The Evidence-based Void
You're an expectant mother. You have a solid partner and a good hospital. What could you be missing in terms of support?
Let's examine: We're asking fathers, most of whom have never been in a birthing ward since they themselves were born, to become subject matter experts on all things birth canal-related, AND be the sole source of support for the vulnerable mother-to-be. In no other area of the hospital is a family member asked to take on such a significant caretaking role as in childbirth.
It's a common perception of expectant parents that they don't need the support of a doula because in addition to the father/birth partner they will be able to utilize the hospital staff: their doctor and the nurses on duty.
A study conducted focusing on women's expectations of their nurse during labor showed that women expected their nurse's time to be spent like this:
- 29% giving emotional support and physical comfort;
- 24% giving information and advocating for the mother's wishes;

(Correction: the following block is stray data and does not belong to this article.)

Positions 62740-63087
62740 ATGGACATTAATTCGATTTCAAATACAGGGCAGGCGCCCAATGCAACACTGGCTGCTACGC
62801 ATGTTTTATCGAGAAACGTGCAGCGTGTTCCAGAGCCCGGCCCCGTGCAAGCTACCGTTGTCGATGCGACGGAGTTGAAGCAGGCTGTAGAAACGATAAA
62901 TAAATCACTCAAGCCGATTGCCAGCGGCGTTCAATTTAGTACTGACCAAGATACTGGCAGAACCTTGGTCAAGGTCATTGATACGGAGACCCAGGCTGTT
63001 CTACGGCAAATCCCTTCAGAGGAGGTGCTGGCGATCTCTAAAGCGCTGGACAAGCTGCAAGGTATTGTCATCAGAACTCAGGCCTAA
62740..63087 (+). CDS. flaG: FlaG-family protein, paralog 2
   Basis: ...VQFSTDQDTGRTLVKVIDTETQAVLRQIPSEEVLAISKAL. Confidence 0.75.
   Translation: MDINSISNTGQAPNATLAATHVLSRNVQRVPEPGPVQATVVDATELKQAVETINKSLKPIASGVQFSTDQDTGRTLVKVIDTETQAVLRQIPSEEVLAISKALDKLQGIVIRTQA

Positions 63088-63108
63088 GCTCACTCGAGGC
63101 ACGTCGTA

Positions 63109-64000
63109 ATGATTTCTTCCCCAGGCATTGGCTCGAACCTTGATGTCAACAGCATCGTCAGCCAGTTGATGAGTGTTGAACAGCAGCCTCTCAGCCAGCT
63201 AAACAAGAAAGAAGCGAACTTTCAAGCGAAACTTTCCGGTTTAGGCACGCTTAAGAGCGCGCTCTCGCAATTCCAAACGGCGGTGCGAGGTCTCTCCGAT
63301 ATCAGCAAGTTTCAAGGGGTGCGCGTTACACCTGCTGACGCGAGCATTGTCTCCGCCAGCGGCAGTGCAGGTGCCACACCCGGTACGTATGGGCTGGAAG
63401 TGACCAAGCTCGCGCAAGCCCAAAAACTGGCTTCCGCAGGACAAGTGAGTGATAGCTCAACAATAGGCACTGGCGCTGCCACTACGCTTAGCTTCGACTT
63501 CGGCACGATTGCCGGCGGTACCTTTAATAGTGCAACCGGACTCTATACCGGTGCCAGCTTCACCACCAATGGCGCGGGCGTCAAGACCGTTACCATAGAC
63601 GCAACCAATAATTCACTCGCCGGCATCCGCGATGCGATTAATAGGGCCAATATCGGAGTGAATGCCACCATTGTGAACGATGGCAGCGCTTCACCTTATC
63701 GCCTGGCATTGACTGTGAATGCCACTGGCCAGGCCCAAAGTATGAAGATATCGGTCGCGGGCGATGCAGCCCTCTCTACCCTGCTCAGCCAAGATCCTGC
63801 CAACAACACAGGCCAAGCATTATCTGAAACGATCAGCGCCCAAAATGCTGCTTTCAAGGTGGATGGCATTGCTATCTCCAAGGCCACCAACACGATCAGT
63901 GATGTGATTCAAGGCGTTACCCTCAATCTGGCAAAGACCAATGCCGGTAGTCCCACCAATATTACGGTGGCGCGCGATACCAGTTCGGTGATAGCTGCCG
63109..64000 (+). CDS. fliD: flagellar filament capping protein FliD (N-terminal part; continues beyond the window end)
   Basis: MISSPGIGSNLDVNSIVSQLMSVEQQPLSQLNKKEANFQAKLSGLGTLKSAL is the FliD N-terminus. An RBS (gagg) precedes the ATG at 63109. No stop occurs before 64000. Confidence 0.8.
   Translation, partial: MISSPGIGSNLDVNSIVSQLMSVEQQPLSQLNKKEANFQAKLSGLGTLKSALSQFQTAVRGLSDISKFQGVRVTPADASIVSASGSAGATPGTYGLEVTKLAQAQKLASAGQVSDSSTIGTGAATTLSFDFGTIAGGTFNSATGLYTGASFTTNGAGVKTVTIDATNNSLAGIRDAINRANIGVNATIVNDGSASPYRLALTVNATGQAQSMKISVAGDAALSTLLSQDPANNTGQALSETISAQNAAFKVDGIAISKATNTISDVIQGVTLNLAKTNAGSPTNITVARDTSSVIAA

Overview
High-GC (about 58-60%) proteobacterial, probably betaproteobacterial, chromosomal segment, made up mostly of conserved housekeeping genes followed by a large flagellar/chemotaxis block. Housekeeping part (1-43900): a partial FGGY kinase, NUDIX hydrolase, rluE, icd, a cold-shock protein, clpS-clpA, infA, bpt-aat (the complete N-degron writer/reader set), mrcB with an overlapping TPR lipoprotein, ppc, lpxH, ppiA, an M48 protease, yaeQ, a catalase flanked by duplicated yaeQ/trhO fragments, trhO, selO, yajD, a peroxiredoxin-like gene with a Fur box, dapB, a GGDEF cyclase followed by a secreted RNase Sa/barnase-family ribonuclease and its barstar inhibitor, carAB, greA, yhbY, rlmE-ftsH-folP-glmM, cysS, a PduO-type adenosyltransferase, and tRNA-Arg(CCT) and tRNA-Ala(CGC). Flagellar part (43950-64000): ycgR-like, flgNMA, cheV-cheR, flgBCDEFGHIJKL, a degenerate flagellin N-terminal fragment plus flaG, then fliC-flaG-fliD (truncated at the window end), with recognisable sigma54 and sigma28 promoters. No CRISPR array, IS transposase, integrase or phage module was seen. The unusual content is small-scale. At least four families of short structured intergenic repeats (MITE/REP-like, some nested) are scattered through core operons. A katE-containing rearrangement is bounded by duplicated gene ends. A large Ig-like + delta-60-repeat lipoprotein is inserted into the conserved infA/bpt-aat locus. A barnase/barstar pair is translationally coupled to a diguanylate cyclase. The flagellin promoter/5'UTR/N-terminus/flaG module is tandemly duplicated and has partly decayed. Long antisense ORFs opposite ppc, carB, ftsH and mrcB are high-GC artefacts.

- 21% time monitoring the mother, baby, and labor progress;
- 21% doing other clinical nursing tasks related to the mother's birth; and
- 5% conducting indirect clinical tasks out of the room.*
In reality, nurses are able to spend less than ten percent of their time giving supportive care.*
Nurses have so many responsibilities, and despite the fact that they care greatly about their patients, the system does not typically allow them to spend more time giving supportive care (emotional support, informational support, or physical support).
Overwhelmed fathers. Overworked nurses.
All of this information can feel discouraging if there was no solution. Thankfully there is: hire a doula. :)
*Source: Amy L. Gilliland, Ph.D., BDT (DONA). The Emotional Support Reality for Nurses: Research Review